Personal Lines Trends: Successfully Navigating Natural, Technological and Social Changes

Carriers can mitigate the impact of exogenous shifts on the market by considering the utility of digital technology, analytics, product and distribution capabilities for maintaining their competitive edge.

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Homeowners and personal auto insurers operate in highly competitive, increasingly segmented markets. The market leaders, such as Progressive and Chubb, are experiencing strong growth, while many regional carriers are struggling to keep their personal lines book of business profitable.

Many carriers are beginning to consider the long-term impact of demographic shifts, urbanization, and climate change. Proper prioritization of technology investments can help create an advantage in sales, risk management, customer experience, and cost containment in both the near and long term.

Carriers can help future proof their business strategies by considering these specific technology capabilities, mitigating the impact of exogenous shifts:

Distribution and Product Strategy

Carriers can diminish the effects of increased competition by segmenting their distribution strategy. Some carriers may elect to partner with other carriers, associations, or industry partners to access new pools of potential clients. For instance, some smaller insurers may focus their strategy solely on product manufacturing, choosing to sell their products through a national carrier.

Other carriers may begin to specialize in particular risks. For instance, a homeowners carrier could specialize in manufactured homes. Partnering with manufactured homes’ dealerships can give a carrier an opportunity to sell policies at the point of purchase. Similarly, auto carriers can create distribution strategies for coverages like toys (e.g., snowmobiles, jet skis, and RVs), aligning themselves with social media influencers that are trusted in these communities.

Digital and Analytic Capabilities

Digital and analytic capabilities can help carriers create differentiating customer experiences and improve their risk management. Personal lines should strive to benchmark their analytic capabilities against online retailers like Amazon.

Both auto and homeowners carriers are looking for opportunities to offer more digital self-service capabilities to their agents and policyholders. Many digital investments are looking to provide customers with more transparency through both the application process and claims lifecycle. For example, auto carriers can offer integrated scheduling services for rental cars and towing companies. Homeowners carriers can likewise connect policyholders with a marketplace of approved local vendors.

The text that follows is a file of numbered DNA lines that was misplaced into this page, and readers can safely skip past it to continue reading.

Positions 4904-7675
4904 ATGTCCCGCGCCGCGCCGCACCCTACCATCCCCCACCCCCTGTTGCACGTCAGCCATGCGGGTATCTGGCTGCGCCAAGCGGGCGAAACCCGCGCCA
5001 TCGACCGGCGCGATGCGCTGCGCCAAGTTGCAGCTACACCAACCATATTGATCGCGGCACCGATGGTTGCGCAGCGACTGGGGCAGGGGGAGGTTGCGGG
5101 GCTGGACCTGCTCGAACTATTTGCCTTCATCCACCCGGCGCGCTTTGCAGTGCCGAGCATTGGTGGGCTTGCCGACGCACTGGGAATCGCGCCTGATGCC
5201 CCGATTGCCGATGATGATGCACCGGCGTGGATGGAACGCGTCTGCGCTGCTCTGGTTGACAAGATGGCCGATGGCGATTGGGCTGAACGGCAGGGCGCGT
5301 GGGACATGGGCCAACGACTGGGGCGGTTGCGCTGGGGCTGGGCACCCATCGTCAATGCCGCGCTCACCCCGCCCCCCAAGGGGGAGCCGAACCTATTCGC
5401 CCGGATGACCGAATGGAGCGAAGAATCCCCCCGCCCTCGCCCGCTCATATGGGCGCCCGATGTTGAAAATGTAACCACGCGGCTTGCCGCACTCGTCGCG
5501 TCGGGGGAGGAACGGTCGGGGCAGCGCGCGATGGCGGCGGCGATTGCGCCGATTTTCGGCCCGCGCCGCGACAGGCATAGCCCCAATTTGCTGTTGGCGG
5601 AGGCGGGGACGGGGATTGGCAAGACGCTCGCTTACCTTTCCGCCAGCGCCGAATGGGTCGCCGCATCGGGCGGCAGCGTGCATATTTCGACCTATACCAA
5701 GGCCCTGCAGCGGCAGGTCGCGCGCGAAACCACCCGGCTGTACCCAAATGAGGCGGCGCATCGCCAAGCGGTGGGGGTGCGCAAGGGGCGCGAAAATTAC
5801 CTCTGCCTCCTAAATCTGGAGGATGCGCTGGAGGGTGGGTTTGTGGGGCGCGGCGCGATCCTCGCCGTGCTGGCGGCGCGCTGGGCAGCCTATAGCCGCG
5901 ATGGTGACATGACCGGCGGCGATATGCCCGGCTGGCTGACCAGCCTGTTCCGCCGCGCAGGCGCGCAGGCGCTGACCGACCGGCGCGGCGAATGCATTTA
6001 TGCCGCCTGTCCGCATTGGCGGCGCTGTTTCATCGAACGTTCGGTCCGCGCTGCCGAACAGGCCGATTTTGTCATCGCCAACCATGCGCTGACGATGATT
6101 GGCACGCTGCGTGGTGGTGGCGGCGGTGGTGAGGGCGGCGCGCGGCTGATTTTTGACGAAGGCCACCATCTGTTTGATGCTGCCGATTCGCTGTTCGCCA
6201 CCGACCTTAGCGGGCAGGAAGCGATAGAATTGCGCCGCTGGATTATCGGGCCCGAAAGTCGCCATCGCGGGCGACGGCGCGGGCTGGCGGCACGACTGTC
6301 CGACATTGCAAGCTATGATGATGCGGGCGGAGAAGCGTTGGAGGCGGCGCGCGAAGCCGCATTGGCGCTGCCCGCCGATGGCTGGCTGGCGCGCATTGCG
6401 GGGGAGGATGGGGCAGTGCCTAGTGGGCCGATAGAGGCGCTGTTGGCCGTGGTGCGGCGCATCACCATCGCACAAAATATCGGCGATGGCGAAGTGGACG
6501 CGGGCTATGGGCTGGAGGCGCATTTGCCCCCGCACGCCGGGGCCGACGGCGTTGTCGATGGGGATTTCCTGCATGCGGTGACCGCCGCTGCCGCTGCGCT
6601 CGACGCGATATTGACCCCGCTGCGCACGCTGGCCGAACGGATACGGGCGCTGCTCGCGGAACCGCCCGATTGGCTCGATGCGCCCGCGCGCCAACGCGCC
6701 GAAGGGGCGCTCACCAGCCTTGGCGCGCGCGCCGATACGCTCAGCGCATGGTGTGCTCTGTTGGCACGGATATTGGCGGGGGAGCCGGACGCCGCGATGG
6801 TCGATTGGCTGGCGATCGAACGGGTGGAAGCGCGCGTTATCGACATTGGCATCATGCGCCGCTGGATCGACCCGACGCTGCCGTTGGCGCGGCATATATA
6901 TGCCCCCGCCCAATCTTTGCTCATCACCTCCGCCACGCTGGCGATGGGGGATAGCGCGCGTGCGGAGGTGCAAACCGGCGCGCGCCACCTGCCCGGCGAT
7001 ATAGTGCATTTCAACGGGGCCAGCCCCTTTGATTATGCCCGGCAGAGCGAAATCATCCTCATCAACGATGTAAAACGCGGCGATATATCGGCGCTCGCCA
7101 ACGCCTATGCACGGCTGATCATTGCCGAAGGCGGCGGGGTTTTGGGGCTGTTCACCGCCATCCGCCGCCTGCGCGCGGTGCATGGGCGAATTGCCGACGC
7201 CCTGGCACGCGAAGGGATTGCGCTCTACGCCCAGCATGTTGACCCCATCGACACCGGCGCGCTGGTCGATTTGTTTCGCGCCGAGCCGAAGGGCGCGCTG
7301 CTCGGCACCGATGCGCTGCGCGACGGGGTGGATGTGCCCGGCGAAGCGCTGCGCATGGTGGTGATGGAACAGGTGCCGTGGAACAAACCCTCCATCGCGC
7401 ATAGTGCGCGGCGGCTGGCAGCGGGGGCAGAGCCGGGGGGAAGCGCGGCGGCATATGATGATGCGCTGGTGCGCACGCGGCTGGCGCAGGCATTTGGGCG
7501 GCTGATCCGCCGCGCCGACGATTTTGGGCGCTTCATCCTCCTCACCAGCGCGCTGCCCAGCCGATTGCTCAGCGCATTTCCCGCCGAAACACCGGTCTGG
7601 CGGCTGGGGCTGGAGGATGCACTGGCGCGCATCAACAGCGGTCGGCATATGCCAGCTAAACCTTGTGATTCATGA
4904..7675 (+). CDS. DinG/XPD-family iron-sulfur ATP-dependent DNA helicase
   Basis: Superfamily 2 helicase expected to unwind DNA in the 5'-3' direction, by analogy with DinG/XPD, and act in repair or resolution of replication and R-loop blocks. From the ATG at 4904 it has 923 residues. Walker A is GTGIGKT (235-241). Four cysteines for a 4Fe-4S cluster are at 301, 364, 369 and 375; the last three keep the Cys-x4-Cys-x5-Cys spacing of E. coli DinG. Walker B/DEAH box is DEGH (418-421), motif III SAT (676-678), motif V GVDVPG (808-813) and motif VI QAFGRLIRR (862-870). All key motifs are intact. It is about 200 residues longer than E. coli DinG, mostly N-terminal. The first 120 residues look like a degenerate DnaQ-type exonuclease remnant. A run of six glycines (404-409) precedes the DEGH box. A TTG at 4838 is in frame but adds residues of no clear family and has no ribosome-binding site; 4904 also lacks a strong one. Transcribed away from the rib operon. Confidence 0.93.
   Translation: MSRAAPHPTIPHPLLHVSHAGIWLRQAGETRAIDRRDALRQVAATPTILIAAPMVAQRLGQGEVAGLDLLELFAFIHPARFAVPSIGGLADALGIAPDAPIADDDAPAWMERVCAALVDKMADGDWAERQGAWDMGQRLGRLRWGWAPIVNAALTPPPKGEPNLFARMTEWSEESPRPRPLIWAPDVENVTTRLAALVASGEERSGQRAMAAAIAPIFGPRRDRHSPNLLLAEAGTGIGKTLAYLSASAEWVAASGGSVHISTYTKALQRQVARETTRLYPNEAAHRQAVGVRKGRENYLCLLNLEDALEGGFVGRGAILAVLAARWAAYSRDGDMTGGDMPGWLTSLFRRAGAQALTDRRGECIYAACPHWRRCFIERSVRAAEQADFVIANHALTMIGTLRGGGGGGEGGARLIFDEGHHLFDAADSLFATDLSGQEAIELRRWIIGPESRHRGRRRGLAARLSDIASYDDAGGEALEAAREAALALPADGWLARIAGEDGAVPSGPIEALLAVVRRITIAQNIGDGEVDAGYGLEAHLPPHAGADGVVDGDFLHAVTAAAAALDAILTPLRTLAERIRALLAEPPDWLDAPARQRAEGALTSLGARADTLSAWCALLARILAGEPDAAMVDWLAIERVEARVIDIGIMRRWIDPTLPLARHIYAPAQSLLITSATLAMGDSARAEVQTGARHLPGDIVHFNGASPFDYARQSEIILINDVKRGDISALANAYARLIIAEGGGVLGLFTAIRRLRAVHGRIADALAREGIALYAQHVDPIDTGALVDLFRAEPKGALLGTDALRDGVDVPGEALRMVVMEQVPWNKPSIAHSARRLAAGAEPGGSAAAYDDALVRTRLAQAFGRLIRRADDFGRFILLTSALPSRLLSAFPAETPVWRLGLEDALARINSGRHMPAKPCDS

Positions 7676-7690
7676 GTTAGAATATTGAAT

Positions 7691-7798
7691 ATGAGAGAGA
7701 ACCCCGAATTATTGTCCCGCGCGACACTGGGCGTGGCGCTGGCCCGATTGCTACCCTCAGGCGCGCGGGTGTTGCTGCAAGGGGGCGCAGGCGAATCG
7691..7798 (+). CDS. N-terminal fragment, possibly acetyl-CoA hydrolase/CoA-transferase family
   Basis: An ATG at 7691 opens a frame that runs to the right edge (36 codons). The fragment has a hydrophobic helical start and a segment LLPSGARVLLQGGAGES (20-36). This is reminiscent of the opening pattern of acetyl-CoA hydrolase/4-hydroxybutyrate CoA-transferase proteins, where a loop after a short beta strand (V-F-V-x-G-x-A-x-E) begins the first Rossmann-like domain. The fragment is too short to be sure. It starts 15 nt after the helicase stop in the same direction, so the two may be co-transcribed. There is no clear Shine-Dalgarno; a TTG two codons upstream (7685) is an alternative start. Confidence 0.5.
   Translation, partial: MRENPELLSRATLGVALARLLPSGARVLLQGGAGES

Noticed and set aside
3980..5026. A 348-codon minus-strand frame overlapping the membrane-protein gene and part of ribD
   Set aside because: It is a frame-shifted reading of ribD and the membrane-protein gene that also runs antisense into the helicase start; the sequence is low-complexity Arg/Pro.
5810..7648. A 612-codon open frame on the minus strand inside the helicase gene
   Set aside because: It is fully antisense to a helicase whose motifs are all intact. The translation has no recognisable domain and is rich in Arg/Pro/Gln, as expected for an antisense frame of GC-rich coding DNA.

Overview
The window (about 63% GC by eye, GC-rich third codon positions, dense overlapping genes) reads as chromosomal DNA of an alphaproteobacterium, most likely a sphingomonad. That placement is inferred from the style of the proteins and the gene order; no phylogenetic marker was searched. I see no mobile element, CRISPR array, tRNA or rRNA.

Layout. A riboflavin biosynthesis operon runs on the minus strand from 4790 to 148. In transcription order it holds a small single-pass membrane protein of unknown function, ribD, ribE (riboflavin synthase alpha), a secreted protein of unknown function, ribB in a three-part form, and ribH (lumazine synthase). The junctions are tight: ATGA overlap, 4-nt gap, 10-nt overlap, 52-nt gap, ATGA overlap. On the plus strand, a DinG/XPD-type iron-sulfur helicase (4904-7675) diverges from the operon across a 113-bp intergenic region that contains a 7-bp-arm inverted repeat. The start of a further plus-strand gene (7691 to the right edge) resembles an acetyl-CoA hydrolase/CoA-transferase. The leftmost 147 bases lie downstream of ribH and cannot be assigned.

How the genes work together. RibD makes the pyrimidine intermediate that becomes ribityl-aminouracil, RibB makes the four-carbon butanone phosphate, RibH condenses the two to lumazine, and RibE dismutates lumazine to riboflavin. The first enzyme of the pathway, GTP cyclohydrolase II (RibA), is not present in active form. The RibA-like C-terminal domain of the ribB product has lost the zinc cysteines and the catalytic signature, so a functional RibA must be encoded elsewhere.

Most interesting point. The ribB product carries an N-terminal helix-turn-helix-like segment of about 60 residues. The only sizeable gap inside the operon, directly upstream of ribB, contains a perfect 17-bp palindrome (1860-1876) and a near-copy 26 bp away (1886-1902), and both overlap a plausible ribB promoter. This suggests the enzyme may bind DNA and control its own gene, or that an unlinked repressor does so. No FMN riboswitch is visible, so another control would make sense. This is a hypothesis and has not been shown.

Analytics can be a multi-purpose investment that can be applied across the enterprise. Some carriers look to purchase analytic solutions, while other carriers elect to develop these capabilities in-house. Both auto and homeowners carriers are likely to augment their consumption of third-party data to strengthen marketing campaigns, increase underwriting discipline, and improve fraud detection.

Underwriting discipline will become increasingly important as speed-to-market increases and new risks emerge. Carriers will release new products to market without fully understanding a potential product’s loss history.

Macro Trends

Carriers should consider the impact of exogenous shifts in the long term. These shifts can be both organic and technological. Organic influences include the nation’s demographic transition, higher levels of urbanization, and increased storm severity caused by climate change. Climate change is already beginning to influence the suite of products offered by the insurers. For instance, the excess flood insurance is growing in popularity.

Technological shifts may include the widespread acceptance of autonomous vehicles and 5G. Smart cars will likely reduce the frequency of claims; however, the severity (measured in dollars) could increase because of the technology embedded in the vehicle. Other emerging technologies can help enhance existing technology programs. For instance, 5G would augment carrier’s capacity for IoT programs by reducing latency and expanding bandwidth.

Successful companies will think longer term to develop strategies to address these predictable market changes. Novarica’s recent brief, Personal Lines: Near-Term and Long-Term Technology Trends provides more information on approaches carriers can employ to learn to keep pace with both short- and long-term trends that will impact the marketplace.

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Chuck Ruzicka // Chuck Ruzicka is a Research Council Fellow at Novarica. He has expertise in insurance IT leadership and business transformation as well as technology strategy for personal, commercial, workers’ comp, life, and specialty lines. Prior to joining Novarica, Ruzicka served in senior technology management roles including VP at Progressive Insurance, where he was responsible for financial system architecture, billing, divisional policy, and financial systems; both CIO of Agency Markets and VP of Infrastructure Software and Security at Liberty Mutual; and CIO at several regional insurance companies. Most recently, Ruzicka was an independent consultant, using his experience to complete roadmaps for application portfolio upgrades and information management strategies as well as to lead core system software selection projects. He also has board member experience for mutual property/casualty, specialty lines, and software development companies. Chuck has an MBA in Finance from the Ohio State University. He can be reached directly at    

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